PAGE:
Umfraville, Gilbert de (1390-1421) (DNB00)
UMFRAVILLE, GILBERT de (1390–1421), popularly styled the ‘Earl of Kyme,’ was the son of Sir Thomas de Umfraville (1362–1391) [see under Umfraville, Gilbert de, Earl of Angus]. He was born about the end of July 1390, and was only twenty-eight weeks old when his father's death on 12 Feb. 1391 put him in possession of Harbottle and Redesdale, and such of the Umfraville estates as were included in the entail of 1378. He was a royal ward (Hardyng, p. 365), and Ralph Neville (afterwards first Earl of Westmorland) [q. v.] received from Richard II the governorship of Harbottle Castle during his minority. The chief care for the youth devolved, however, upon his uncle, Robert Umfraville, whose martial exploits against the Scots did much to restore the waning fortunes of the house of Umfraville. After the Lancastrian revolution, to which Robert Umfraville early adhered, Henry Percy, called Hotspur, became guardian of young Gilbert's lands. The Umfravilles and the Percys were closely related, the Earl of Northumberland's second wife being the widow of the Earl Gilbert of Angus who died in 1381, who was Robert's uncle of the half-blood. Prudhoe Castle, an old Umfraville property, was already in Northumberland's hands. In 1400 Robert Umfraville was actually in command at Harbottle (Ord. Privy Council, i. 125), where on 29 Sept. he signally routed a Scottish force. In 1403 the wardship of the young heir was transferred, after the Percys' fall, to George Dunbar, earl of March (Fœdera, viii. 323); while in 1405 Warkworth was transferred from the rebel house to Robert Umfraville, who in 1408 became knight of the Garter (Beltz, Memorials of the Garter, p. clvii). Trained from infancy in the rude school of border warfare, Gilbert entered early on his career of arms. About 1409 he distinguished himself in a tournament at Arras (Hardyng, p. 365), and on 10 Jan. 1410 he had livery of his lands and was soon afterwards knighted. He now took an active share in his uncle's plundering forays against the Scots (Hardyng, p. 367), though apparently not participating in Robert's destruction of Scottish shipping in the Forth early in 1411. In the autumn of 1411 Gilbert accompanied his uncle on the expedition sent under Thomas Fitzalan, earl of Arundel (1381–1415) [q. v.], to help Philip of Burgundy against the Armagnacs. Hardyng, the rhyming chronicler, who after 1403 transferred his services from the Percys to Robert Umfraville, is careful in chronicling the exploits of his lord and lord's nephew, giving them perhaps a larger share of the glory of the expedition than is allowed by more sober historians. Both took part in the capture of Saint-Cloud on 8 Nov., and, according to Hardyng, gave voice to the English protest against the massacre and torture of the prisoners (p. 368; cf., however, Wylie's Henry IV, iv. 62–3). Hardyng also says that after the battle of Saint-Cloud Gilbert ‘proclaimed was Earl of Kyme’ (p. 367). This certainly does not mean that he was formally created an English earl. Neither he nor his uncle after him received a summons, even as a baron, to the House of Lords. The title may have been simply a mere popular recognition of his descent from earls, though he was not famous enough as a soldier to extort any special popular acclamation. It is not quite impossible, as Sir James Ramsay suggests (Lancaster and York, i. 131), that he received a grant of this title from his French allies. Nevertheless all similar titles given in France were, like the Greys' county of Tancarville, derived from French places and represented existing French dignities. Hardyng's authority, moreover, is of little weight, and the French writers, who mainly use the title, are so ignorant as to confuse him with the Earl of Kent. His designation in English official documents is ‘G. de Umfraville miles’ (Testamenta Vetusta, p. 20), or at most ‘dominus de Kyme’ (Puiseux, Siège de Rouen, p. 86; cf. Gesta Henrici V, p. 280). When asked his name by the Rouennais in 1412, he answered that he was a knight and named Umfraville (Puiseux, p. 253).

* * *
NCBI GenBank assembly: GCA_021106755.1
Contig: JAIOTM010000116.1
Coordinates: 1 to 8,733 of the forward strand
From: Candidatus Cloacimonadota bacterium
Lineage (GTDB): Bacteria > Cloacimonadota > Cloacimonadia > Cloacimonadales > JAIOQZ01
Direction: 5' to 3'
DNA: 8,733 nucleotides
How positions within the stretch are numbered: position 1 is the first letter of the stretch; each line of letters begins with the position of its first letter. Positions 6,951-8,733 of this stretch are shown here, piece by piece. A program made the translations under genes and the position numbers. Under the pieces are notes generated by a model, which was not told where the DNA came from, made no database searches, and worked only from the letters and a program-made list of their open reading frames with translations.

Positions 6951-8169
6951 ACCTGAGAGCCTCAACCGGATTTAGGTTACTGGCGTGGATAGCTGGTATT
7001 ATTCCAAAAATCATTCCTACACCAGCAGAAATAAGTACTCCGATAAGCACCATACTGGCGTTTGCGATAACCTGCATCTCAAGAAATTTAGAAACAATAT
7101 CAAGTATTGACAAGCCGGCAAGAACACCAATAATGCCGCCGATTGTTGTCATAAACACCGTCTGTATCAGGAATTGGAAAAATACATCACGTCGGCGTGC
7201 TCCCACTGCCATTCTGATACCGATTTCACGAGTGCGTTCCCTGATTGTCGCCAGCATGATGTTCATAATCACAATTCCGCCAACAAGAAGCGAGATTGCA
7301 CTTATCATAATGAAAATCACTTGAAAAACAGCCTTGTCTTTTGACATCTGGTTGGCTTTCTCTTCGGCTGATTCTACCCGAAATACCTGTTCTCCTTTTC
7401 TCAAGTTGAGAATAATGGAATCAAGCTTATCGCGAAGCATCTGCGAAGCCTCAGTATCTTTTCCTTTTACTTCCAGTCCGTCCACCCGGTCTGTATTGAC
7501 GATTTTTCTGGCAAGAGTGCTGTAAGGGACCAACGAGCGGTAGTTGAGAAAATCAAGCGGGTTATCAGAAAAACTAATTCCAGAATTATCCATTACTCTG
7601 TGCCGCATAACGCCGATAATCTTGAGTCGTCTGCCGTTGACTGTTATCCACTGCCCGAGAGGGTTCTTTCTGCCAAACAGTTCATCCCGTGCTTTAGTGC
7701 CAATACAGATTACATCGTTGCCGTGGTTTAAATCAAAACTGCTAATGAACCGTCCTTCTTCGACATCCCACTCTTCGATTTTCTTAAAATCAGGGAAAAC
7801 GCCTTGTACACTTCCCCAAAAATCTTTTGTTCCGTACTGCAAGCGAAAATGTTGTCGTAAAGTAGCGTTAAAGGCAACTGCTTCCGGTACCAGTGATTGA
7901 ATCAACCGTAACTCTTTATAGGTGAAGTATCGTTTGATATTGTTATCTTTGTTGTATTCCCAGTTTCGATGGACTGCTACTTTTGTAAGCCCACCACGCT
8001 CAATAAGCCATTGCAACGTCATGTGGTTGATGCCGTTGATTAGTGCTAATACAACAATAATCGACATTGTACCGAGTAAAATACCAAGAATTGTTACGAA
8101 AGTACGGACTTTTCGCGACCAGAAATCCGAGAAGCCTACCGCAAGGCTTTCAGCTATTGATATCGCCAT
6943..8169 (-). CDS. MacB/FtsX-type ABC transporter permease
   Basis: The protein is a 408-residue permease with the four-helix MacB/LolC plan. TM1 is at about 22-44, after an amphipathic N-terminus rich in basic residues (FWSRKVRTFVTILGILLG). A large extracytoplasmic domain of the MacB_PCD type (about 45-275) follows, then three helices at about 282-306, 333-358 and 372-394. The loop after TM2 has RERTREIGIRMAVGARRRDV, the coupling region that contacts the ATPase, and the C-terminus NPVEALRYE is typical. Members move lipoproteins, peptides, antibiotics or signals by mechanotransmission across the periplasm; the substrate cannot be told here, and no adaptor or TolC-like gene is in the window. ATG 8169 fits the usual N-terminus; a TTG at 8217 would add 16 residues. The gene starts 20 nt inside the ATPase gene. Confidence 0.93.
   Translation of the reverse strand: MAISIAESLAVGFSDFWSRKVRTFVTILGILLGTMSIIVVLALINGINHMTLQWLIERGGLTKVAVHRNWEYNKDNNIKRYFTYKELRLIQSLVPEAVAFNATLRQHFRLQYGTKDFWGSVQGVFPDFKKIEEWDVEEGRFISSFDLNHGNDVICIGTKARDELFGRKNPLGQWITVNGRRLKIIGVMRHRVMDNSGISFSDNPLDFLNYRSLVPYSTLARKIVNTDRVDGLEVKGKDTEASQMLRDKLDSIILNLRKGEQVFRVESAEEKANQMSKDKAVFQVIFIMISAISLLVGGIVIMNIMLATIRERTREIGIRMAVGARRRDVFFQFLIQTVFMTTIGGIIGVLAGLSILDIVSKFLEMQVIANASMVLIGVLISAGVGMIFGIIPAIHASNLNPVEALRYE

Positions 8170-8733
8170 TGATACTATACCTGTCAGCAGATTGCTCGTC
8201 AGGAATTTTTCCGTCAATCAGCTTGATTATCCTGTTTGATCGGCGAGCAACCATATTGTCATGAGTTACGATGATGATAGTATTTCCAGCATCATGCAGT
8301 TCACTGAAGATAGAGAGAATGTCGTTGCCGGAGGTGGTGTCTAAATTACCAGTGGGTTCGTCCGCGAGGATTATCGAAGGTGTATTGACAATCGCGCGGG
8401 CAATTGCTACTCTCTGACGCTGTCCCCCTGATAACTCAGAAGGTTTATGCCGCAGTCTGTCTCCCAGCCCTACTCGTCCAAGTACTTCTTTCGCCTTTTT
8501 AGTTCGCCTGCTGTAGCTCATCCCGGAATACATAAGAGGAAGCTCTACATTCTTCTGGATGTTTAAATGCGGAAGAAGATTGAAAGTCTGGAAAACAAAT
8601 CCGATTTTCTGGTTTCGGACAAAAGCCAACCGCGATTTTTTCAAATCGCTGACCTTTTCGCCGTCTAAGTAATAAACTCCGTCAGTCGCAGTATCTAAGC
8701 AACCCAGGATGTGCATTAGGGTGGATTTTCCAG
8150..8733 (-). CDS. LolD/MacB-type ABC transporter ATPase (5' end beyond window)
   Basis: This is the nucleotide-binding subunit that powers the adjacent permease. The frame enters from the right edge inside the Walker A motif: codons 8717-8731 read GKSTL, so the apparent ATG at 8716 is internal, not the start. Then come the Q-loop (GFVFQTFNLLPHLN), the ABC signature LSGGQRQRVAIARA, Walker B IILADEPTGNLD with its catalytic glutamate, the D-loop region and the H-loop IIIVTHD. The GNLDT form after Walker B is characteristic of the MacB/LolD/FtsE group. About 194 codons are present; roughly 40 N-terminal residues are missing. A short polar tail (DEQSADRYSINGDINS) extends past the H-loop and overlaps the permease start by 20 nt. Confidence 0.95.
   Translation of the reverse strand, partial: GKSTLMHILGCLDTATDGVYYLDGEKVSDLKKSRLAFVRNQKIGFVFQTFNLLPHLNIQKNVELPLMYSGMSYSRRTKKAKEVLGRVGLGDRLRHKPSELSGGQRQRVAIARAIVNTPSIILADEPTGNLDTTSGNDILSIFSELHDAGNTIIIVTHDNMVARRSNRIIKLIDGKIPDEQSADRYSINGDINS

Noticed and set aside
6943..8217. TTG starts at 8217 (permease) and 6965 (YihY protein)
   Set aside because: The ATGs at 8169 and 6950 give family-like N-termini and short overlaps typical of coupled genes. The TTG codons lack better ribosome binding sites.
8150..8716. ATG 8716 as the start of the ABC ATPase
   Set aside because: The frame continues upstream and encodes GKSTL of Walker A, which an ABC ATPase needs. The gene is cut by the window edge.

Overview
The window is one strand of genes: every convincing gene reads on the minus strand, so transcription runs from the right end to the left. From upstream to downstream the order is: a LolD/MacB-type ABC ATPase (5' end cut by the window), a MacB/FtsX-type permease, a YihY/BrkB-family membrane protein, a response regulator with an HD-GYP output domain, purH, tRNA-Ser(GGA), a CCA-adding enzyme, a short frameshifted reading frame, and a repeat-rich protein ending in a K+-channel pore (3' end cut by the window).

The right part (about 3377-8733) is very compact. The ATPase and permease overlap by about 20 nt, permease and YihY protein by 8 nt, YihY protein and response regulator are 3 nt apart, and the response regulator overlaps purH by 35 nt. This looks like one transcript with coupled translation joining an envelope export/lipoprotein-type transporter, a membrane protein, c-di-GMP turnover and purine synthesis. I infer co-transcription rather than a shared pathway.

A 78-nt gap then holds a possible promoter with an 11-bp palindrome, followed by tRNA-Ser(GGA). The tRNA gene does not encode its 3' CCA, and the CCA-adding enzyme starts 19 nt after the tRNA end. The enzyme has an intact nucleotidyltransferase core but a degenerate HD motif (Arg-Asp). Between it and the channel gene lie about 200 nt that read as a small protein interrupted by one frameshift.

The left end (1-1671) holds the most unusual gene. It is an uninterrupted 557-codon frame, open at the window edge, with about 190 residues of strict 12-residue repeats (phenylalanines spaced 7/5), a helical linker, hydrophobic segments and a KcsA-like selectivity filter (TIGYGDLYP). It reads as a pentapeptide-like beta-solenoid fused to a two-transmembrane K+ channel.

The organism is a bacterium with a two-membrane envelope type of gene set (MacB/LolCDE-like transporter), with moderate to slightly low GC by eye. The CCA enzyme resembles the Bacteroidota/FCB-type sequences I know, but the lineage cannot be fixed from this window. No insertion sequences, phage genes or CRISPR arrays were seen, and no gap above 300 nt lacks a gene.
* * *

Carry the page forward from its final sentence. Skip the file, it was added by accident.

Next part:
In 1412 Umfraville served at Calais under the Earl of Warwick, and wrought great devastation in the Boulonnais, burning Samer and taking Wissant by assault (J. Le Févre, pp. 69–70).
Umfraville took a prominent part in Henry V's French wars, attended the campaign of 1415 at the head of twenty men-at-arms and ninety horse archers, and was, says Hardyng, joined at Harfleur by his uncle, with whom came his esquire, John Hardyng the chronicler (Hardyng, pp. 573–5). On 14 Aug. Gilbert was sent to reconnoitre Harfleur. On 22 Sept., when the formal surrender was made, he bore King Henry's helmet (Gesta, p. 32). During the famous retreat northwards he shared with Sir John Cornwall the command of the van, and on 18 Oct. first effected the dangerous passage over the Somme (ib. p. 43). He fought well at Agincourt, where the ransom of two prisoners fell to his share (Nicolas, Battle of Agincourt, p. lxi, App.) In 1416 he was again fighting at Calais under Warwick (Gesta, p. 96).
In the Norman campaign of 1417 Umfraville was captain of fifty-four lances (ib. p. 271), and one hundred and twenty-five archers. On 20 Aug. power was given to him and to Gilbert Talbot to take possession of all castles and towns in Normandy (Fœdera, ix. 486), and on 30 Sept. he was made captain of Caen, and afterwards of Gournay. On 25 March 1418 he was justice in the diocese of Bayeux. He received very liberal grants of forfeited Norman estates, which included, among other places, Amfreville, the cradle of his race. He was with Warwick at the siege of Neuilly l'Évêque (Walsingham, ii. 328). He was at the siege of Rouen in 1418–19, being stationed, under John Holland, earl of Huntingdon, on the left bank of the Seine (Le Févre, i. 344; Puiseux, Siège de Rouen, p. 86). On the besieged opening negotiations, Umfraville was sent by Huntingdon to treat with them on 1 Jan. 1419. The Rouennais welcomed him as of an ancient Norman stock, and persuaded him to intervene on their behalf through the Duke of Clarence with the king (details in Redman in Memorials of Henry V, pp. 53–6, but much more elaborate particulars in the English poem, ‘The Sege of Roan,’ printed in Archæologia, vols. xxi. and xxii., and translated by Puiseux, pp. 235–72, and pp. 162–3). Afterwards he was one of the commission of sixteen who drew up the terms of the capitulation of the city. In February 1419 he was appointed in rapid succession captain of Pontoise, Eu, and Neufchâtel. He also took part in the long siege of Château Gaillard (J. Le Févre, i. 368–9; Monstrelet, iii. 338).